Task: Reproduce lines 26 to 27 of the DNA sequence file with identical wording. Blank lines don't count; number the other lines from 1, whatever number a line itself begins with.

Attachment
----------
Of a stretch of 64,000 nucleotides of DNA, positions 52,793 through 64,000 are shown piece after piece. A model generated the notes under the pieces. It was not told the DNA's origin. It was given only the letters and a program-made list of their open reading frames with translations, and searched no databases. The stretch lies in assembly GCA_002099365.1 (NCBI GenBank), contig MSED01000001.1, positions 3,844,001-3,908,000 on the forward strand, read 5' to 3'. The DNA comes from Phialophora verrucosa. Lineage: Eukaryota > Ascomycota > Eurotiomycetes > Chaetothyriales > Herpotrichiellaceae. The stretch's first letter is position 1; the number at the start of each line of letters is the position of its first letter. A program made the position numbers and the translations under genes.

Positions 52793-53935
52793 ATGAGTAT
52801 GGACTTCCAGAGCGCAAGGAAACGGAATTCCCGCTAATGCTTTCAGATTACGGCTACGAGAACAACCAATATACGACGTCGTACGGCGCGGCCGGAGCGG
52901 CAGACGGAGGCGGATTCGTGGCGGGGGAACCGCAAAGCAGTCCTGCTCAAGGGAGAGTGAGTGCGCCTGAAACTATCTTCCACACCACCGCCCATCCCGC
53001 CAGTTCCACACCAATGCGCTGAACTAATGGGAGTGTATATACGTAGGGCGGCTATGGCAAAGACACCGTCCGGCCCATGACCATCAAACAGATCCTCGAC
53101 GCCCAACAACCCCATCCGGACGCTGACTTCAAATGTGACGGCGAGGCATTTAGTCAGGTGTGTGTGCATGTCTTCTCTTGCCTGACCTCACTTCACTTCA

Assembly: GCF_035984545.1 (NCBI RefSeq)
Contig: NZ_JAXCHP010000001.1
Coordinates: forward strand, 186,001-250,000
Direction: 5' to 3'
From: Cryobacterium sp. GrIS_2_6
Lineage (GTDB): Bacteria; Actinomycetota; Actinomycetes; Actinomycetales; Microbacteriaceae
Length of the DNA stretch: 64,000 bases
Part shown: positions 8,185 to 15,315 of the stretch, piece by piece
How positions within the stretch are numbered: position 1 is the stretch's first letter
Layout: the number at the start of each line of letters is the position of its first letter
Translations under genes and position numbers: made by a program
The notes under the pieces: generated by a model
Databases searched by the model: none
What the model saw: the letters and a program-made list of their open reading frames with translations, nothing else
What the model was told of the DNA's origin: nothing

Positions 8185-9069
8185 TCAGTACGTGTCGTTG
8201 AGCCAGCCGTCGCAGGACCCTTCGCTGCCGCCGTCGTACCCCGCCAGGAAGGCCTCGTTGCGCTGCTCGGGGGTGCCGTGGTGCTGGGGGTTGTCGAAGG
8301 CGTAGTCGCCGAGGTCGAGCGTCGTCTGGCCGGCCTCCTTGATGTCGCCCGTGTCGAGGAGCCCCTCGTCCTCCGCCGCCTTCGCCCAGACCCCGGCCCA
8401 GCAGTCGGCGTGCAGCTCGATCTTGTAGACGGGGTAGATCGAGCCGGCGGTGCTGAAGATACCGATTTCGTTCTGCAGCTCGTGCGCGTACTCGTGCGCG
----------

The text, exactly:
8301 CGTAGTCGCCGAGGTCGAGCGTCGTCTGGCCGGCCTCCTTGATGTCGCCCGTGTCGAGGAGCCCCTCGTCCTCCGCCGCCTTCGCCCAGACCCCGGCCCA
8401 GCAGTCGGCGTGCAGCTCGATCTTGTAGACGGGGTAGATCGAGCCGGCGGTGCTGAAGATACCGATTTCGTTCTGCAGCTCGTGCGCGTACTCGTGCGCG